We also understand that just publishing reports is not enough to get the attention of policy makers. Instead, the moment something appears in the media, government is racing to respond. People in the ministry and MPs are all busy people and may put a report on the shelf, but once something is in the public domain, we get real interest. A good example of this is our work, last year on government borrowing (so-called “Eurobonds”). Right from the start of this project the government knew we were working on this issue. We used the media from day one and started to get interest from the Ministry of Finance because they had seen the coverage in the media. In the case of the Eurobonds, this helped get some of our recommendations adopted. 

KI: And how would you describe your role in the organisation now?

EM: My role covers media work, but as part of a wider approach to communications and what we call ‘knowledge management’ – by this I mean how ZIPAR uses the knowledge generated by the researchers.

This involves some internal work, for example we have ‘Brownbag meetings’ and in-house seminars where researchers share their work and ideas. I co-coordinate these in collaboration with the Researchers. But mostly I work on how to disseminate ZIPAR’s work. Most importantly my team (which is just myself and one colleague, Singani) manage the timely production of reports, our newsletter, policy briefs and so on. And then I co-ordinate all our press work: the media houses have to come through my office to make sure we are communicating the right messages in a consistent way. My goal is to disseminate work at the right time and in a way which receives maximum coverage.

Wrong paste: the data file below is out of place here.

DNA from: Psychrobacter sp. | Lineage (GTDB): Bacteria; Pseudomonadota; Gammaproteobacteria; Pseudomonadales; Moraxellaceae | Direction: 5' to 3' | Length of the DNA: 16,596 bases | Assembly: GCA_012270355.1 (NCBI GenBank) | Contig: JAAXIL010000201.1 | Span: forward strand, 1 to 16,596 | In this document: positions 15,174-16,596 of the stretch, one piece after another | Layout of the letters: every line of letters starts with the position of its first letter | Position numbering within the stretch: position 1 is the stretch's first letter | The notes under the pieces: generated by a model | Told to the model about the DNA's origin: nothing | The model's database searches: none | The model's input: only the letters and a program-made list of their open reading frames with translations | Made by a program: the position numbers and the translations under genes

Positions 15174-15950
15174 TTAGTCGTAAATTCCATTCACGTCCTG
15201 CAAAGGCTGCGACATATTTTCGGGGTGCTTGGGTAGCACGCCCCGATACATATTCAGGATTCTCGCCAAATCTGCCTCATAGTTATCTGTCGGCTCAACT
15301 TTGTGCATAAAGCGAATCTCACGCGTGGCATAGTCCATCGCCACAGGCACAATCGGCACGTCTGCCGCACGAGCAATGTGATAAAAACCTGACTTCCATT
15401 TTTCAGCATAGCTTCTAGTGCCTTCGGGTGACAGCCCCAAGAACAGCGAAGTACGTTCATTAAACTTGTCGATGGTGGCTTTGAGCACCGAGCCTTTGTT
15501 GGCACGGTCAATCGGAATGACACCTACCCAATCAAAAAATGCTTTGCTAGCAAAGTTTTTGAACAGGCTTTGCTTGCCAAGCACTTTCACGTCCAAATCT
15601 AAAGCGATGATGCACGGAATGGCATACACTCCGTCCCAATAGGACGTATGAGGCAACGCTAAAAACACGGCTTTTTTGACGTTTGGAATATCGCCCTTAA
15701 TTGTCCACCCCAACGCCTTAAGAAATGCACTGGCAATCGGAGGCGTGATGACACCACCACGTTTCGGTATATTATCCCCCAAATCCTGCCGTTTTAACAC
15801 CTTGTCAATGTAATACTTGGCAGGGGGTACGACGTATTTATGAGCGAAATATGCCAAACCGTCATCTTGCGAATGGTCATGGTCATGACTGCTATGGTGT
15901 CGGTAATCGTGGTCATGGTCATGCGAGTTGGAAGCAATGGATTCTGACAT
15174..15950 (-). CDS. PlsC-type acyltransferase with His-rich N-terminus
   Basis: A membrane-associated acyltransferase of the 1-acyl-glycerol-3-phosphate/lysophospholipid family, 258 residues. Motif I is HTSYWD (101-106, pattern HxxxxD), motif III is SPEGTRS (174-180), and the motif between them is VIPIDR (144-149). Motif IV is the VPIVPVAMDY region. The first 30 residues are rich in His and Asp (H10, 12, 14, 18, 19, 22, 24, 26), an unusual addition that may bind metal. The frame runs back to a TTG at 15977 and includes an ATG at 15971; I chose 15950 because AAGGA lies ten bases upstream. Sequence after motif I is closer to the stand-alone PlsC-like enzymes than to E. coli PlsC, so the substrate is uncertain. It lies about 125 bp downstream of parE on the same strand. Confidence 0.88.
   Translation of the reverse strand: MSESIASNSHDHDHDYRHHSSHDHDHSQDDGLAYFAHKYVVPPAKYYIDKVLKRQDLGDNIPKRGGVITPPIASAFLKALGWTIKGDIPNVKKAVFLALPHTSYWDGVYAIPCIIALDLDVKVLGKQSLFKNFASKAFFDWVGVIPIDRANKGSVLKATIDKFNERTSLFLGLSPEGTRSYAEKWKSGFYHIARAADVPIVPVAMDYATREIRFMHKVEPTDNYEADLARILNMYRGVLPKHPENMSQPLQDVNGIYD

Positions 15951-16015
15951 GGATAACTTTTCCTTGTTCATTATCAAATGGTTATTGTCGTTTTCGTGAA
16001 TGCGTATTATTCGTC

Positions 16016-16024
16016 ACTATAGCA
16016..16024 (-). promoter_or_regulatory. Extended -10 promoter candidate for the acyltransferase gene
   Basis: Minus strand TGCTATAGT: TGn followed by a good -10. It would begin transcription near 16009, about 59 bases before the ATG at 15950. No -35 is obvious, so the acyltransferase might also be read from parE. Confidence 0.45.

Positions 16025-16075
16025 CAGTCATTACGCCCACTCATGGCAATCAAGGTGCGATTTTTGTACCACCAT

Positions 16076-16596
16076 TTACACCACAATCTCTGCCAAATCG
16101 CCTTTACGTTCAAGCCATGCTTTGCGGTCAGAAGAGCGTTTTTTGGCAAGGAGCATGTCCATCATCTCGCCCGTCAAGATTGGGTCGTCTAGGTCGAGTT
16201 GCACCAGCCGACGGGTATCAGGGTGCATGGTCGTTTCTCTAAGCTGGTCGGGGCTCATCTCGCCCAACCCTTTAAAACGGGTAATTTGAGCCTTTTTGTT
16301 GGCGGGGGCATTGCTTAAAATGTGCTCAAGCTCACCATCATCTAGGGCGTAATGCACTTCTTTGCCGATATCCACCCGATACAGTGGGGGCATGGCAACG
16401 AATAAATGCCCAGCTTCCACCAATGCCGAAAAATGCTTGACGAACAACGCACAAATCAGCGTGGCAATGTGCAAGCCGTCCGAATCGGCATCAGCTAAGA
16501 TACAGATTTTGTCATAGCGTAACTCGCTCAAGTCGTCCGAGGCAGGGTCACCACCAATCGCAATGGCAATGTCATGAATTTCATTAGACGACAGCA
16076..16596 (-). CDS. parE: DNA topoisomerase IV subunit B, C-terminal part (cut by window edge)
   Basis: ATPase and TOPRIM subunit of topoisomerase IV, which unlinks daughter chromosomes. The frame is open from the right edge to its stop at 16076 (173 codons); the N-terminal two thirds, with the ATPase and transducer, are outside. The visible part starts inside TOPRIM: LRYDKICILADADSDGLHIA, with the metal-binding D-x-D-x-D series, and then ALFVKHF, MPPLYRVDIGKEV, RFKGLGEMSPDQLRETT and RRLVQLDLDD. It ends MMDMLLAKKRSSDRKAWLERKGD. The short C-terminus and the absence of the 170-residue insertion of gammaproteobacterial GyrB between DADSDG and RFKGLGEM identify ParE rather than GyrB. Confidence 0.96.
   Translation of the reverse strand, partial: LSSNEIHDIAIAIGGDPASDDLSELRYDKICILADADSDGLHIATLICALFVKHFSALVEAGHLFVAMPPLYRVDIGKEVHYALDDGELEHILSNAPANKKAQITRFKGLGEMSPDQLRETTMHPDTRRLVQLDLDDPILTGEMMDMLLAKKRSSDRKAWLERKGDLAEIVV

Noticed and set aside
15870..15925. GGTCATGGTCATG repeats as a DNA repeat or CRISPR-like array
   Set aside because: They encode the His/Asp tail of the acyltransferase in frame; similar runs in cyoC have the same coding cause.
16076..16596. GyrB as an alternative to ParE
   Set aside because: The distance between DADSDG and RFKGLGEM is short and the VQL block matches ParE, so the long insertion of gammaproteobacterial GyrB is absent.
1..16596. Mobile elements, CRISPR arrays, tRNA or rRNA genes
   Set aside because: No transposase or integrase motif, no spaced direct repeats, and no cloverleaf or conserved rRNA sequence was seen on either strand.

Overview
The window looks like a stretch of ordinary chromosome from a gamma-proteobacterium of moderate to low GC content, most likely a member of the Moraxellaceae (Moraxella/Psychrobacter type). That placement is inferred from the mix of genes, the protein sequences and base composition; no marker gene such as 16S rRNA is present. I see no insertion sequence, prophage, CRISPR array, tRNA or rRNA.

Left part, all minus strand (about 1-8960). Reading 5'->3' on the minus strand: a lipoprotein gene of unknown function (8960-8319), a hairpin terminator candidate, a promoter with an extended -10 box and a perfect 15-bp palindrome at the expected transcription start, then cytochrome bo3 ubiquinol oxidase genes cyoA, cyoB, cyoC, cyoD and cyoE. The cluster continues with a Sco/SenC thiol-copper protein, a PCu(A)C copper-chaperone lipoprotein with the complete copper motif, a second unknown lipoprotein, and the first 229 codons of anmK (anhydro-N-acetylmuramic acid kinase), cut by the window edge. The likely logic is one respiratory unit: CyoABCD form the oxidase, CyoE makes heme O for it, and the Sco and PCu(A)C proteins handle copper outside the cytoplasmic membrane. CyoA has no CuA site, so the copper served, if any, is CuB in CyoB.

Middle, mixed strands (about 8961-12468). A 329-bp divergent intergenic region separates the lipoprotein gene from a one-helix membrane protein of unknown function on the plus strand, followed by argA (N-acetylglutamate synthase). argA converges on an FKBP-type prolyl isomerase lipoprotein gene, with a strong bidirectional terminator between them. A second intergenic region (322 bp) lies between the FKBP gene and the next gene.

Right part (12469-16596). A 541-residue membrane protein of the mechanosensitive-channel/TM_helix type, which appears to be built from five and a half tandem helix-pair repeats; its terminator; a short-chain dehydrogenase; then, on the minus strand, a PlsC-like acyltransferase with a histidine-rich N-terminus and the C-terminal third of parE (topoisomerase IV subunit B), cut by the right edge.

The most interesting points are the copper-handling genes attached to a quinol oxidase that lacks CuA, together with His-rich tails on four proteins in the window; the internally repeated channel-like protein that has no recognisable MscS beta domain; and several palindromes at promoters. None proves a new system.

The other thing is more behind-the-scenes advocacy. I manage and plan much of this, for example any private seminars with MPs. I also liaise with the researchers on which ‘advocacy targets’ to engage and how. On advocacy, having a common and co-ordinated plan is key. Another more private form of advocacy is our presentations at exhibitions, for example the Lusaka Agricultural and Commercial Show – these are actually a very good way of reaching policy makers because it is a time when people move away from their offices and are looking for information.

So, my role takes in both the public media work and also more private advocacy. Of course you have to strike the right balance here: sometimes ZIPAR will use the media more and sometimes it will focus more on the “inside” advocacy. We make a different judgement issue-by-issue.

KI: Can you say a little more about the relationship between yourself and the researchers?